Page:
Portal:Pennsylvania

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Pennsylvania (/ˌpɛnsɪlˈvniə/ (listen) PEN-səl-VAY-nee-ə; Pennsylvania German: Pennsilfaani), officially the Commonwealth of Pennsylvania, is a U.S. state spanning the Mid-Atlantic, Northeastern, and Appalachian regions of the United States. It borders Delaware to the southeast, Maryland to the south, West Virginia to the southwest, Ohio to the west, Lake Erie and the Canadian province of Ontario to the northwest, New York to the north, and the Delaware River and New Jersey to the east.

Pennsylvania is the fifth-most populous state in the nation with over 13 million residents as of 2020. It is the 33rd-largest state by area and it ranks ninth among all states in population density. Nearly half the population (6.09 million) is concentrated in the southeastern Delaware Valley metropolitan area, centered around Philadelphia, the state's largest and nation's sixth most populous city; another one-third of the state's residents live in Greater Pittsburgh (2.37 million) in the southwest. Pennsylvania's three largest cities are Philadelphia (1.6 million), Pittsburgh (302,971), and Allentown (125,845). Other major cities include Erie, Reading, Bethlehem, and Scranton. The state capital is Harrisburg.

Pennsylvania's geography is highly diverse: the Appalachian Mountains run through its center, while the Allegheny and Pocono Mountains span much of the northeast; close to 60% of the state is forested. While it has only 140 miles (225 km) of waterfront along Lake Erie and the Delaware River, Pennsylvania has more navigable rivers than any other state, including the Delaware, Ohio, and Pine Creek. (Full article...)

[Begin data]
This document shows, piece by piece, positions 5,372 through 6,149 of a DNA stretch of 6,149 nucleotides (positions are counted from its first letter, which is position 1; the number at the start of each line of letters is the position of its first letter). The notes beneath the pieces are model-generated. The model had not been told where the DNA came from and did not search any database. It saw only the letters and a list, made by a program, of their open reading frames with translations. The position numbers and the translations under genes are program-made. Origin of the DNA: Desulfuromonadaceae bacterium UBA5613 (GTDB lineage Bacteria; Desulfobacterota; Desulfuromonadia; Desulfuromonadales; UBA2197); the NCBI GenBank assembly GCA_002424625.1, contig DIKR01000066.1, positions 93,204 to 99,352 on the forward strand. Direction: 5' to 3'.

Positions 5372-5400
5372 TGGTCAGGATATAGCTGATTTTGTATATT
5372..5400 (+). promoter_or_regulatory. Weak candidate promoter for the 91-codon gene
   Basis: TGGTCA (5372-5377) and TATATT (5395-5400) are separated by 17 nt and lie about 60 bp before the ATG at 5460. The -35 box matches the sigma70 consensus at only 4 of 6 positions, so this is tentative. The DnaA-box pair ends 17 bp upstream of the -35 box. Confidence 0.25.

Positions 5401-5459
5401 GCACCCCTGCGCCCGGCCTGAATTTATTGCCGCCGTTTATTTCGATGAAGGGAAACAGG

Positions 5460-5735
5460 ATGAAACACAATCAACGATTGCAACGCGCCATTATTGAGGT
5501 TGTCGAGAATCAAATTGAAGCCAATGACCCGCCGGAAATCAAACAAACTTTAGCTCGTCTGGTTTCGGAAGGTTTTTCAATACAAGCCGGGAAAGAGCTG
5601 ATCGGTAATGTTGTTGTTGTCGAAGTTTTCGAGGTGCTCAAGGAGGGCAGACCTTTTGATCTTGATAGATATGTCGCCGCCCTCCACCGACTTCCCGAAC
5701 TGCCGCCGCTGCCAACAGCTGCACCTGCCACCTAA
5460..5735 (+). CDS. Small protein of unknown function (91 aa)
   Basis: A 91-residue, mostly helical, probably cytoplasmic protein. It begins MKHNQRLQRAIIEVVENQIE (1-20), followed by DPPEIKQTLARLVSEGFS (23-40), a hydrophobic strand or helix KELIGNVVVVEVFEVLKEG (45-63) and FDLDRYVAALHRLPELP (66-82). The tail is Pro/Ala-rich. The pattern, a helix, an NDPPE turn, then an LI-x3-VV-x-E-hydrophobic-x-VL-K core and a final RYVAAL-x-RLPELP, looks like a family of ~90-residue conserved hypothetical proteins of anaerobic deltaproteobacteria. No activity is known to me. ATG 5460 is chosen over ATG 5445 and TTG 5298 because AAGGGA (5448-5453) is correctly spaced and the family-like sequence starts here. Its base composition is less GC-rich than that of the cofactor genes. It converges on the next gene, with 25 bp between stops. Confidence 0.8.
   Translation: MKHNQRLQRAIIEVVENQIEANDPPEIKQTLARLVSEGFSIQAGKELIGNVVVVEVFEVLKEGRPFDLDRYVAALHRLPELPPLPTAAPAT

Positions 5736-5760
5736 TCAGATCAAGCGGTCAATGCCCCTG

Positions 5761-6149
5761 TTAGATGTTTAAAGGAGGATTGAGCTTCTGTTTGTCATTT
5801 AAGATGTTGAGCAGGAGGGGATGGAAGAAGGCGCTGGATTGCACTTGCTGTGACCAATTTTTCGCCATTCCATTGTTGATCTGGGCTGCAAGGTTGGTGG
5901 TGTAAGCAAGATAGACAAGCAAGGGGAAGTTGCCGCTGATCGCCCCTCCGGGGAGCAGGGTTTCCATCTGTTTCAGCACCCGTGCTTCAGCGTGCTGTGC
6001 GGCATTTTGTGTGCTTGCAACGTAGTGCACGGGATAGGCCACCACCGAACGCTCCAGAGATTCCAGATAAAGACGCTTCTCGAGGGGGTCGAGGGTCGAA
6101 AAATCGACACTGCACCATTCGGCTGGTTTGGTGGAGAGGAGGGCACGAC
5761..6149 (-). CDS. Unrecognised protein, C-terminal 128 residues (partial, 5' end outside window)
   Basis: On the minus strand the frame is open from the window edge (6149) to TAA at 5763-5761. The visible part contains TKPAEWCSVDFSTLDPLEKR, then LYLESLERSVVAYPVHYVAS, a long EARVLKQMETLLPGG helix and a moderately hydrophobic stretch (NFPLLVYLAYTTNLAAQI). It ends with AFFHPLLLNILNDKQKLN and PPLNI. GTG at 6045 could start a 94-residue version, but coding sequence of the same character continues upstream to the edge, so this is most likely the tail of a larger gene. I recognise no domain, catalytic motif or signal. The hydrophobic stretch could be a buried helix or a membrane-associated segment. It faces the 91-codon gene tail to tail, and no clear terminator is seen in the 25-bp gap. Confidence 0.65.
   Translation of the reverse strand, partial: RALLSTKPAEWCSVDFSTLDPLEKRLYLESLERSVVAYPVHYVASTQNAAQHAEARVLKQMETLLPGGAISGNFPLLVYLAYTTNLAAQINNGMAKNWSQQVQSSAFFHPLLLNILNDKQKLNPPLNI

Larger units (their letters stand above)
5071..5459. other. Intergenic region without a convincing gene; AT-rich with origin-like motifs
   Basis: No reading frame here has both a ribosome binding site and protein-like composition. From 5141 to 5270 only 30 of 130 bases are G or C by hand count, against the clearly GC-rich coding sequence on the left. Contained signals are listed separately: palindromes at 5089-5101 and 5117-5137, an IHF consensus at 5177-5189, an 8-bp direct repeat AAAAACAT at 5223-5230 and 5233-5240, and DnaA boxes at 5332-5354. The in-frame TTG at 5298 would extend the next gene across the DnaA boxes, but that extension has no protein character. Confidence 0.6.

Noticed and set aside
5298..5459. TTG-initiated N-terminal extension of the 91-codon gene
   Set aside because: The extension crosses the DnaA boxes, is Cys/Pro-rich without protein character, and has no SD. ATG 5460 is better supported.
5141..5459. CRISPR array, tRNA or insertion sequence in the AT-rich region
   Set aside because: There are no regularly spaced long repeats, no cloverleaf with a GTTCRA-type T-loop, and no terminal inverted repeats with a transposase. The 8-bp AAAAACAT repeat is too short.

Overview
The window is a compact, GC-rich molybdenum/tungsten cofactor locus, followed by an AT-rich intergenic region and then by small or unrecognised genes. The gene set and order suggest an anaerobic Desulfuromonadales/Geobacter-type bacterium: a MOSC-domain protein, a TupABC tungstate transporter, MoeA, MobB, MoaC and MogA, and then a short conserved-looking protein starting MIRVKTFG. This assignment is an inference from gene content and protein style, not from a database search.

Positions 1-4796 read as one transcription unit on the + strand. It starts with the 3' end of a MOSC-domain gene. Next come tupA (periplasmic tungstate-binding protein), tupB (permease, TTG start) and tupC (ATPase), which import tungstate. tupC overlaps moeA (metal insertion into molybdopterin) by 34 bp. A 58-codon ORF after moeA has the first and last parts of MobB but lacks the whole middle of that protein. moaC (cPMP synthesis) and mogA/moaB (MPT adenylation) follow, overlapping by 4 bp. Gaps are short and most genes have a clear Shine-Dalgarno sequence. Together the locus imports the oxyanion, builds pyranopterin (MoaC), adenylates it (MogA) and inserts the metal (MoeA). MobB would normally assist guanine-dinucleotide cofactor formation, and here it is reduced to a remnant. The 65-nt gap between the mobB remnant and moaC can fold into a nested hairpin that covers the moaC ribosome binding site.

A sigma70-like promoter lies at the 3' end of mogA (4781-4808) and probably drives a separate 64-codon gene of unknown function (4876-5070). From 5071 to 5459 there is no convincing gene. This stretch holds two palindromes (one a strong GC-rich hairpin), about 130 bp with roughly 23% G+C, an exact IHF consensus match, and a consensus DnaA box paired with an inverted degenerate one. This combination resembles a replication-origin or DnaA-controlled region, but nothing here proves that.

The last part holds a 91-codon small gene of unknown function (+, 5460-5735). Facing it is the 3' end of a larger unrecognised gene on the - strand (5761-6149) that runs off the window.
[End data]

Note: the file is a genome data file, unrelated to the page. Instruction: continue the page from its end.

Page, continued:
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PNC Park is a Major League Baseball stadium located on the North Shore of Pittsburgh, Pennsylvania. It is the fifth home of the Pittsburgh Pirates of Major League Baseball (MLB). It was opened during the 2001 MLB season, after the controlled implosion of the Pirates' previous home, Three Rivers Stadium. PNC Park stands just east of its predecessor along the Allegheny River with a view of the Downtown Pittsburgh skyline. Constructed of steel and limestone, PNC Park features a natural grass playing surface and has a seating capacity of 38,747 people for baseball.

Plans to build a new stadium for the Pirates originated in 1991 but did not come to fruition for five years. Funded in conjunction with Acrisure Stadium and the David L. Lawrence Convention Center, the park was constructed for $216 million over 24 months, faster than most modern stadiums. Built in the "retro-classic" style modeled after past venues like Pittsburgh's Forbes Field, PNC Park also introduced unique features, such as the use of limestone in the building's facade. The park also features a riverside concourse, steel truss work, an extensive out-of-town scoreboard, and local eateries. Several tributes to former Pirate Roberto Clemente were incorporated into the ballpark, which included renaming the Sixth Street Bridge behind it in his honor. In addition to the Pirates' regular season and postseason home games, PNC Park has hosted other sporting events, including the 2006 Major League Baseball All-Star Game and numerous concerts. (Full article...)